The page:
The Smart Museum of Art shows off its Korean art collection.
Richard Born tells TOC about “From the Land of the Morning Calm.”
It’s telling that the first object from Korea to enter the collection at the University of Chicago’s Smart Museum of Art was mistakenly lodged for decades with a group of Persian ceramics.
In 1916, when the U. of C. acquired the Joseon dynasty 17th-century stoneware bowl, the U.S. was in a “golden age” of collecting East Asian art, says senior curator Richard A. Born. But Korea was left in the shadow of China and Japan, as it would be for decades, due to its annexation by Japan from 1910–45 and the Korean War.
Born fell in love with Korean art in 1980, when a major exhibition organized by the National Museum of Korea traveled to the Art Institute of Chicago. “I walked in and it was one of those aha moments,” he recalls. Korea’s geographic location ensured that the peninsular nation absorbed and adapted artistic ideas and techniques from China and Japan, then saw those countries snap up its innovations: The misidentified 17th-century bowl was made for the Japanese tea-ceremony market.
The Smart Museum began developing its Korean art collection only about a decade ago, Born says, noting that it recently “hit critical mass.” He presents almost 50 objects from the collection in “From the Land of the Morning Calm,” which opens at the Smart Museum Thursday 5. Many have never been shown before; some were acquired as recently as April. Here are four of my favorite pieces from the exhibition, which spans the 5th or 6th century through the present.
Bowl with Cranes, Willow and Lotus Plant Decoration, Goryeo dynasty, 13th century. “The ceramic tradition of Korea is one of the great ceramic traditions of the world,” Born says. In the 12th century, visiting Chinese diplomats described Korean celadon ware such as this bowl as “first under heaven,” the curator adds.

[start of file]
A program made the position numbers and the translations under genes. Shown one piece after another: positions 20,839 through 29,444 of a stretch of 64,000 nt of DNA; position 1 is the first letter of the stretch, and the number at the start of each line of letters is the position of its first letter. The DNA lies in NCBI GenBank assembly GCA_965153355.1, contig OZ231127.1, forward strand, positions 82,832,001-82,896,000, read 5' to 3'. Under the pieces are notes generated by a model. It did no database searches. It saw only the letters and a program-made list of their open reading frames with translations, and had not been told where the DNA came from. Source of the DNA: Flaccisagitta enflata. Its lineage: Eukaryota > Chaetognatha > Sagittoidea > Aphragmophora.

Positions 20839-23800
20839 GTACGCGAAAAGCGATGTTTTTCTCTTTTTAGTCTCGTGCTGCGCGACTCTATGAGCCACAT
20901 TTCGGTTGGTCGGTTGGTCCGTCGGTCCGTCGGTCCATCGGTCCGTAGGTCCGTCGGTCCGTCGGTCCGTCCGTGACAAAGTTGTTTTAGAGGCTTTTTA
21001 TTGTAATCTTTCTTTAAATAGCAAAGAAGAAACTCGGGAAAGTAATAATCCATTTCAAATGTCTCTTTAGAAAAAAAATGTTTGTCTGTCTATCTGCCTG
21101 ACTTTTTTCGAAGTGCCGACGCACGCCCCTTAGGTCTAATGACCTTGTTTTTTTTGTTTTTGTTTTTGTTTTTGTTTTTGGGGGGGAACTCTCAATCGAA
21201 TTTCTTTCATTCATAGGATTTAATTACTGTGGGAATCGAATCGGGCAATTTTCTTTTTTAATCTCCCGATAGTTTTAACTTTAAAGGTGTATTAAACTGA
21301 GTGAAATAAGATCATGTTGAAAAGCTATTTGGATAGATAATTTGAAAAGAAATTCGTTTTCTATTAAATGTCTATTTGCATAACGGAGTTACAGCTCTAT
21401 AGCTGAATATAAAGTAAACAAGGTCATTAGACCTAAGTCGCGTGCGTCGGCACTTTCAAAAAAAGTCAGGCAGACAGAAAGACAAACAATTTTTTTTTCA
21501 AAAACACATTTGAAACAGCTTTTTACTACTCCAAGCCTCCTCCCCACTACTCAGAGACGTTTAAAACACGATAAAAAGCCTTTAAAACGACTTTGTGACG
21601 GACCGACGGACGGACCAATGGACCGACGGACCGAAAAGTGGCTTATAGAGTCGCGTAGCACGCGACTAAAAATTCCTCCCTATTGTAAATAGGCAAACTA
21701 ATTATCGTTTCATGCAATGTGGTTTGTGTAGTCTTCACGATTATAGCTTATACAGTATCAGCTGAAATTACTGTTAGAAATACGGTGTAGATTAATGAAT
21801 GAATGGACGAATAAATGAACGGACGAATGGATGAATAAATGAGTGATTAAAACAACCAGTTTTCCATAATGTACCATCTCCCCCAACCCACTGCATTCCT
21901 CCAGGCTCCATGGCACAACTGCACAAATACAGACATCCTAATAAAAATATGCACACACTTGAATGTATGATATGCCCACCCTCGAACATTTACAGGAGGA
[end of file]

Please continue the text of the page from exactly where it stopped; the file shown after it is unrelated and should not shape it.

Ridge Tile: Ogre (Gwimyeon) Mask, Unified Silla period, 8th–9th century. The Smart Museum devotes one section of the exhibition to Buddhist art. “This tile was produced during the first great flowering of Buddhism in Korea,” Born explains. “It looks like a horrifying monster, but it’s actually a benevolent being, a form of dragon. The element for dragons is mist, water or rain. They were put on largely wooden buildings to protect against fire.” This example probably adorned a temple.
Yi Mae Kye (also known as Ri Baikei), Poem: Modified Excerpt from Response to Mr. Xu Wurui’s “Whistles on the Horse” by Li Yi, no date. Despite his admiration for Korean ceramics, Born has sought out more paintings for the Smart Museum, in part to complement other Chicago collections. “This object exemplifies what I wanted in our Korean painting collection: a work that resonates [with] both China and Japan,” he says. “The calligraphy is in Chinese characters, and it’s actually an early Chinese poem…[that] says, ‘Deep in my cups, thinking of lost springtimes.’ Yi Mae Kye probably is ruefully thinking that his youth is gone and all that’s left is old age.” A Japanese artist, Maruyama Okyo, painted the calligraphy’s plum-blossom mount about 100 years later.
Yeesookyung, Translated Vases, 2007. The artist obtains her ceramic fragments from an elderly potter who has rediscovered many techniques from the Joseon dynasty (1392–1910). “If pieces aren’t up to his standards of perfection and quality, he immediately smashes them,” Born says. Yeesookyung glues the fragments into the forms of traditional Joseon vessels, gilding the seam lines. “She’s very interested in this idea of damage and a new utility in things that have been broken,” the curator explains. “The potter was after complete symmetry, and unity of the shape and functional use.” Yeesookyung reassembles his work “into an irregular, expressive, nonfunctioning object. She’s somewhere, in this piece, between a conceptual artist, a performance artist and a ceramic artist.”